Make sure hallways are kept clear of clutter and that everyone knows at least two ways of getting out—one of them may be a window—especially from bedrooms. Make sure everyone understands how important it is to go to your outside meeting place, so if there is a fire you’ll know whether everyone is out. When the fire service arrives, tell them if everyone is at the meeting place and about any pets that may still be inside.

You can learn more about installing and testing smoke alarms, and planning and practice your escape, at homefiredrill.org.

Space Heater Safety

We’re spending more time at home, and that means we’re spending more time with space heaters. For homes in regions with milder winters with no central heating, space heaters may be the main source for heating. In colder climates they may be used to supplement central heating, and to keep down heating fuel costs.

Stay safe this winter with these tips:

  • Keep the heater at least 3 feet away from anything that can burn—paper, bedding, clothing, curtains or furniture  Having combustibles too close to the heat source is the leading factor contributing to home heating fires.
  • Turn portable heaters off when leaving the room or going to bed.
  • Keep children away from space heaters, especially when they’re wearing night gowns or other loose clothing that can easily catch fire.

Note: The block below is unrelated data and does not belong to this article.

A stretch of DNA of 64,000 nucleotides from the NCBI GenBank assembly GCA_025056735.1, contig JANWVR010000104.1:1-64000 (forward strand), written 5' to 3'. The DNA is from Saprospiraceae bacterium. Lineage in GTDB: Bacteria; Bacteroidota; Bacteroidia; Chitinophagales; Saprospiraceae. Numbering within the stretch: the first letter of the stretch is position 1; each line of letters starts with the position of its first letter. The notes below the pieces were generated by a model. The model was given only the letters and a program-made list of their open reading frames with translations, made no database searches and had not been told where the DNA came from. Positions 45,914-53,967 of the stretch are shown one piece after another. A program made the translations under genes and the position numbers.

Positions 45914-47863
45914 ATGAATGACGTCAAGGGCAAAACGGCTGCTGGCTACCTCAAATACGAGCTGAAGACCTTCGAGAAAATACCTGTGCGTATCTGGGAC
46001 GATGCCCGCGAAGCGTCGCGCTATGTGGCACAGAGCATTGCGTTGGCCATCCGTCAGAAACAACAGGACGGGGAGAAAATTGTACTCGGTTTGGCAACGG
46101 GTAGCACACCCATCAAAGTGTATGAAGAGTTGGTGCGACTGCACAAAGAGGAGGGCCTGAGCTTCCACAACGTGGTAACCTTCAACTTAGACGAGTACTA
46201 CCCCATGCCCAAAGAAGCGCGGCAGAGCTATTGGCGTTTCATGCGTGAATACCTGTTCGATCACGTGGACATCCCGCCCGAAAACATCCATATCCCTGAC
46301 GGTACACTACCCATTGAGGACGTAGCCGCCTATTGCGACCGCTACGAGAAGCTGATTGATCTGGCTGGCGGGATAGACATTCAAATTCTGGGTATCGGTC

• With electrical heaters, make sure the circuit isn’t overloaded. Plug space heaters directly into a wall outlet, and don’t plug any other electrical devices into the same outlet as the heater. Don’t use an extension cord or power strip; these could overheat and start a fire.
  • Place space heaters on level, flat surfaces.
  • Never place heaters on cabinets, tables, furniture, or carpet, which can overheat and start a fire.
  • Keep electrical heaters well away from water.
  • Have a qualified professional install stationary space heating equipment, water heaters or central heating equipment according to the local codes and manufacturer’s instructions.

Learn about safely using kerosene heaters here.

Send Us Your Fire Safety Posters by Jan. 22

A reminder for all student artists: the deadline for the Prevention 1st Fire Safety Poster Contest is next Friday, January 22.

Students in grades K-12 are eligible. Prizes include $50 for winners and $200 to their schools for supplies. Find all prizes and rules here.

Be sure to send you submission to our new address:

Prevention 1st

c/o Lifespan

1900 South Clinton Avenue

Rochester, NY 14618

A Year of Safety

With so much stress in our daily lives, it can seem overwhelming to add tasks for checking your home safety. The danger is that we may keep putting them off. But safety strategies don’t have to take a lot of time. In the months ahead we’ll be reminding you of simple but effective safety checks you can take to keep yourself and your family safe:

January

Be sure you’re using sanitizers and disinfectants correctly, to make them safe and effective. Learn how here.

February

Check those space heaters.

March

Plan your escape in case of fire.

April

Check for overloaded outlets and frayed cords to prevent electrical fires.